When I first started going to festivals, I used to wonder how people could spend all day walking around in heavy, leather boots, as I’d always wear like a pair of canvas sneakers. Well, today I’m that much wiser. The Dr. Martens 1460’s been around for sixty years, and they’re definitely not going into retirement anytime soon.
At this point, I don’t need to introduce you to Dr. Martens. We wrote about them here, and also here. Durable but comfy, with a distinct look and countless collaborations under their belt. But there’s two things that need to be said again and again. One – these boots aren’t for everybody, and two – they have a voice.
I bought my first pair of Docs at the ripe old age of 24. Back then, I came to the decision that I’m mature enough for the high-platform model Jadon. It turned out that I wasn’t, but that didn’t prevent me from wearing them so often that the air sole molded itself by my foot. But with Dr. Martens, it’s kind of like tattoos, you start once and then you can’t stop. So, as time passed, I found myself looking at other models, too – currently, I’ve got my eyes on the 1461’s.
1461 REPRESENT CHANGE
Docs were born during a more relaxed time period of Europe’s political and cultural landscape. Movements formed, the consumer lifestyle became a mantra, the popularity of drugs was on the rise and the music scene was on a sharp rise. The world was opening up and the Docs grew up in an age full of changes, new ideas, cultural shock and social revolution. The shoes, originally worn by postmen, suddenly became the symbol of numerous subcultures. They became the face of ideals and attitudes, and that hasn’t changed to this day.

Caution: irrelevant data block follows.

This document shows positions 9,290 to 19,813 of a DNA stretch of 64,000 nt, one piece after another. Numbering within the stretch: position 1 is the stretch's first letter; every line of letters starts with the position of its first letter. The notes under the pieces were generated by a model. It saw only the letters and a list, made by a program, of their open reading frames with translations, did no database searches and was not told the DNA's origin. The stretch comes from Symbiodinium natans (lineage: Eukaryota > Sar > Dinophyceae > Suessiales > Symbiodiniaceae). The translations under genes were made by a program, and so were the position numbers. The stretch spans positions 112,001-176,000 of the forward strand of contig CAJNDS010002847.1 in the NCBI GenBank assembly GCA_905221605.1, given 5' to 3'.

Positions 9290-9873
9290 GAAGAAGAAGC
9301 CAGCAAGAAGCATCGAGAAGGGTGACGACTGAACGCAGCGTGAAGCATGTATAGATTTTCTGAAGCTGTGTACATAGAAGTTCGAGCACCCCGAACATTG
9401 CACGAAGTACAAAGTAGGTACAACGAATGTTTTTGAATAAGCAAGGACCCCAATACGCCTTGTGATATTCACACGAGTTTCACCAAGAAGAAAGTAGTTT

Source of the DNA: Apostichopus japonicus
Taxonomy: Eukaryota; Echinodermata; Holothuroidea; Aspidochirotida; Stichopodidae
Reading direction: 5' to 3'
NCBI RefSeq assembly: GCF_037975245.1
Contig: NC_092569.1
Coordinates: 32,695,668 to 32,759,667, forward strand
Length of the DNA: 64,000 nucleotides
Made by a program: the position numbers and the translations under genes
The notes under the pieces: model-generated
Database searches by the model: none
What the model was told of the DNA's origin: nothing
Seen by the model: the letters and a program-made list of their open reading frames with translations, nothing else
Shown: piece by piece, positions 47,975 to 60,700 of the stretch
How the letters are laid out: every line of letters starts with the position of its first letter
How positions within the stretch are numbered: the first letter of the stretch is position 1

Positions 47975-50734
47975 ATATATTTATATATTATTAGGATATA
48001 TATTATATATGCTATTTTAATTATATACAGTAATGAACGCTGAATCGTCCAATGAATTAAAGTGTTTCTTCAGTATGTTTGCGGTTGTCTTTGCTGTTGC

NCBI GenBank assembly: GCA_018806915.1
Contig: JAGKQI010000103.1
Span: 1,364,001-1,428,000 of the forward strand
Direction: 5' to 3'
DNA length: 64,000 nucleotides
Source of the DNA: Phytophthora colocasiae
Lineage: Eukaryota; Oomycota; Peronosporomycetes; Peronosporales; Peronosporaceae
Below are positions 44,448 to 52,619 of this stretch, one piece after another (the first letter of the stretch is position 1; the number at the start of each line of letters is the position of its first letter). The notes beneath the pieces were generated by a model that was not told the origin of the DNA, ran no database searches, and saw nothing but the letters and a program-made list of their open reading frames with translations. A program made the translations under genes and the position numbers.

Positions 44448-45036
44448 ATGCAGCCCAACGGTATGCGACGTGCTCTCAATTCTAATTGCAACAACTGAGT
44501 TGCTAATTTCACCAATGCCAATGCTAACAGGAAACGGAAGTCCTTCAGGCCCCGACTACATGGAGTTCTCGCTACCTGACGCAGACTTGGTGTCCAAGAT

Same as last year, members and allies of the LGBTQ+ community are now given the opportunity to express themselves with the Pride edition of the Dr. Martens 1461 – although it might be just with a small flag on the shoe, it’s a big step for society.
THE POT OF GOLD AT THE END OF THE RAINBOW
Dr. Martens knows very well that dropping a themed pair of shoes doesn’t cut it, so the brand decided to donate 25 000 dollars to The Trevor Project organization, which has been dealing with suicide and crisis prevention in young members of the LGBTQ+ community.
ph credits: @1000sneakers